EvidenceProf Blog

Editor: Colin Miller
Univ. of South Carolina School of Law

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Saturday, February 26, 2011

Silence, Please!: Court Of Appeals Of Wisconsin Finds Court Can Preclude Attorney From Sharing Prior Testimony With Future Witnesses

Wisconsin Stat. Section 905.15(3) provides that

The judge or circuit court commissioner may direct that all excluded and non-excluded witnesses be kept separate until called and may prevent them from communicating with one another until they have been examined or the hearing is ended. 

But does this Section give courts the power to prevent an attorney from discussing with a nonparty witness the testimony of other witnesses? According to the recent opinion of the Court of Appeals of Wisconsin in State v. Copeland, 2011 WL 659381 (Wis.App. 2011), the answer is "yes."

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February 26, 2011 | Permalink | Comments (0) | TrackBack (0)

Friday, February 25, 2011

Without Limits: Court Of Appeals Of Indiana Finds No Problem With Limiting Instruction Given Before Introduction Of Evidence

Like its federal counterpart, Indiana Rule of Evidence 105 provides that

When evidence which is admissible as to one party or for one purpose but not admissible as to another party or for another purpose is admitted, the court, upon request, shall restrict the evidence to its proper scope and admonish the jury accordingly.

But can a party only ask for a limiting instruction under Rule 105 only after the opposing party has introduced evidence admissible for one purpose but inadmissible for another, or can it ask for, and receive, such an instruction before such evidence is introduced? According to the recent opinion of the Court of Appeals of Indiana in State v. Velasquez, 2011 WL 601216 (Ind.App. 2011), the answer is that there is no need to wait.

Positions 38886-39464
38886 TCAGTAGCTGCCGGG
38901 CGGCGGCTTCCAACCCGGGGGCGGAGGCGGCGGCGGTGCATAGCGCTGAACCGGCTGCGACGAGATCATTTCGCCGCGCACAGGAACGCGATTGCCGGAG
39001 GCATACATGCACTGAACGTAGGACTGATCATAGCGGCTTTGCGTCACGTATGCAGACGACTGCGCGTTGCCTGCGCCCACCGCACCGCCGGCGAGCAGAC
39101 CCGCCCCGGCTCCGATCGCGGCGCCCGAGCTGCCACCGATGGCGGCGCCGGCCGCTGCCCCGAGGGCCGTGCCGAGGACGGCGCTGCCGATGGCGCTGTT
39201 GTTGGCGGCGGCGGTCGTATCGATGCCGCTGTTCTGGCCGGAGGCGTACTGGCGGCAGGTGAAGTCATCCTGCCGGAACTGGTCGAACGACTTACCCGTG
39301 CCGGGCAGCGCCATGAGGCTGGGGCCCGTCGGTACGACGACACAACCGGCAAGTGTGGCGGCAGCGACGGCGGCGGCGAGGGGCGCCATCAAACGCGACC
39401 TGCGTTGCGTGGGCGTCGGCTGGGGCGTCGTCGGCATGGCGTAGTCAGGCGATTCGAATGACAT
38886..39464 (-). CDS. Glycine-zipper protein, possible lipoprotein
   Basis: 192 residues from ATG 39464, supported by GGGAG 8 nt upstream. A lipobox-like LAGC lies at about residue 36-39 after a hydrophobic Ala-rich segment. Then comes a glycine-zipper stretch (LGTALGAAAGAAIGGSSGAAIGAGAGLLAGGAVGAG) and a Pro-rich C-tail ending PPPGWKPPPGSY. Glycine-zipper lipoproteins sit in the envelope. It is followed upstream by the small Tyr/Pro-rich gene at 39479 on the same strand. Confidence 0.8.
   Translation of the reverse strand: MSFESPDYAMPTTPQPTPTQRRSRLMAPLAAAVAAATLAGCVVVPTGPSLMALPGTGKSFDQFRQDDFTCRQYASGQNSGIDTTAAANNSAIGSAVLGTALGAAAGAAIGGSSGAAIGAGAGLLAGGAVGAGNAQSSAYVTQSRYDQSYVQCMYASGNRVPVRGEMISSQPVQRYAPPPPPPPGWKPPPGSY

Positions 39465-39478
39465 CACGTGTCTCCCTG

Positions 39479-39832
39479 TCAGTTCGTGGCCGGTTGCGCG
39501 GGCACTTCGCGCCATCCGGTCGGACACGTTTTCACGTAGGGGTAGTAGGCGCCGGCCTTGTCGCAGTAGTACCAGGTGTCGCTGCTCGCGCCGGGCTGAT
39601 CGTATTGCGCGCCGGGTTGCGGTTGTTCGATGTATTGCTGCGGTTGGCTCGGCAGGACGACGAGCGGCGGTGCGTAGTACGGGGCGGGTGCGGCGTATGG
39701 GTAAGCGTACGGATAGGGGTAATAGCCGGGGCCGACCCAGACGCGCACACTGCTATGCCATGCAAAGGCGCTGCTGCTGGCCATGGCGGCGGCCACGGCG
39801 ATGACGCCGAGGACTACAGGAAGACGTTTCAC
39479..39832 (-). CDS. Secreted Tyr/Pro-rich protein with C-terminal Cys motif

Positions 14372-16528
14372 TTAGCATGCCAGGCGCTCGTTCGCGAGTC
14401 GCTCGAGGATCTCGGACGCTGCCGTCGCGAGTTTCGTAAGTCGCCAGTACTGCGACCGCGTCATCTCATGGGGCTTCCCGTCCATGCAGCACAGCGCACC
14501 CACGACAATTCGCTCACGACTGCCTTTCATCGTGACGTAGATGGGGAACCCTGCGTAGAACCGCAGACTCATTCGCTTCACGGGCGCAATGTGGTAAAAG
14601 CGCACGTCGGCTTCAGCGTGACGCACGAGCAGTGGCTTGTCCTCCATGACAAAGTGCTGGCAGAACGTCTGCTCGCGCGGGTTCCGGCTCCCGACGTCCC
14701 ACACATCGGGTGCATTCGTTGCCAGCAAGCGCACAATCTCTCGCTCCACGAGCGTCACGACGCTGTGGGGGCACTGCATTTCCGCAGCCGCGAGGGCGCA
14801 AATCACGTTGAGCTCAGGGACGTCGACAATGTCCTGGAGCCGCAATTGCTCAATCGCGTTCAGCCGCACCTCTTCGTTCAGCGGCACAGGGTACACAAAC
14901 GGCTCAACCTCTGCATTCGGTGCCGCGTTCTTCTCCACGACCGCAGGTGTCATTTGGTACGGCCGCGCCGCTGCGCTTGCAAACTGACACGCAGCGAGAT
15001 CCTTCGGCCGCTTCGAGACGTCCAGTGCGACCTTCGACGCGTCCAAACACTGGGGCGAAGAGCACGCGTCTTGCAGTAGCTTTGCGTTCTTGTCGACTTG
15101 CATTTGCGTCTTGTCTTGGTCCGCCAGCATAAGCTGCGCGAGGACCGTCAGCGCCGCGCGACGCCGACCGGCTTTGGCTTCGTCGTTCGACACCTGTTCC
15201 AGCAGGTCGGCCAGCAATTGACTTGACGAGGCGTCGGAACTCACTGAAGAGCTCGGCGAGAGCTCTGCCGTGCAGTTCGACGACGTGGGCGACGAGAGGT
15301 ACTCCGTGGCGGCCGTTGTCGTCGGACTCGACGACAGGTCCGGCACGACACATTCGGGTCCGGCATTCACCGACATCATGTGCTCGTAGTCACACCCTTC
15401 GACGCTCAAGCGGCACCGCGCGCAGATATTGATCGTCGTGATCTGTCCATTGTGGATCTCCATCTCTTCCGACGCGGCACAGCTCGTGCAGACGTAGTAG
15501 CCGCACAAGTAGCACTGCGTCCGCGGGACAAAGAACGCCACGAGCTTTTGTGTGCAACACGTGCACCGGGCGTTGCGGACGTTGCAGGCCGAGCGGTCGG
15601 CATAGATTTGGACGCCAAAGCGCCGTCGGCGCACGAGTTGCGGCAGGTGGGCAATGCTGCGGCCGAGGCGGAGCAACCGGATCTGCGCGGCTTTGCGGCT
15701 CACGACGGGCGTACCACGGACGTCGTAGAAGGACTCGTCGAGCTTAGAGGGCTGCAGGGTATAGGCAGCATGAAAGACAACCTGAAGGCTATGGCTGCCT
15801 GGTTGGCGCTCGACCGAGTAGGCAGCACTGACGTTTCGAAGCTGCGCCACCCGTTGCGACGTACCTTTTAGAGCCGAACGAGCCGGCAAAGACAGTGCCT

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February 25, 2011 | Permalink | Comments (0) | TrackBack (0)

Thursday, February 24, 2011

Hitting On The Moonshine: Court of Appeals Of Kentucky Finds Evidence Defendant Drank Moonshine Inadmissible Under Rule 403

Like its federal counterpart, Kentucky Rule of Evidence 403 provides that

Although relevant, evidence may be excluded if its probative value is substantially outweighed by the danger of undue prejudice, confusion of the issues, or misleading the jury, or by considerations of undue delay, or needless presentation of cumulative evidence.

So, assume that a plaintiff sues a defendant for assault and seeks to present evidence that the defendant admitted to drinking "moonshine" before the alleged assault. Should the plaintiff be able to present evidence relating to the defendant's ingestion of "moonshine," or should the trial court exclude such evidence under Rule 403? According to the recent opinion of the Court of Appeals of Kentucky in Wilkerson v. Williams, 2011 WL 559218 (Ky.App. 2011), there was no problem with the trial court excluding such evidence. I disagree.

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February 24, 2011 | Permalink | Comments (1) | TrackBack (0)

Wednesday, February 23, 2011

Take Good Care Of My Baby: Court Of Appeals Of Kentucky Deems Will Related Statements Inadmissible Under Rule 803(3)

Like its federal counterpart, Kentucky Rule of Evidence 803(3) provides an exception to the rule against hearsay for 

A statement of the declarant's then existing state of mind, emotion, sensation, or physical condition (such as intent, plan, motive, design, mental feeling, pain, and bodily health), but not including a statement of memory or belief to prove the fact remembered or believed unless it relates to the execution, revocation, identification, or terms of declarant's will.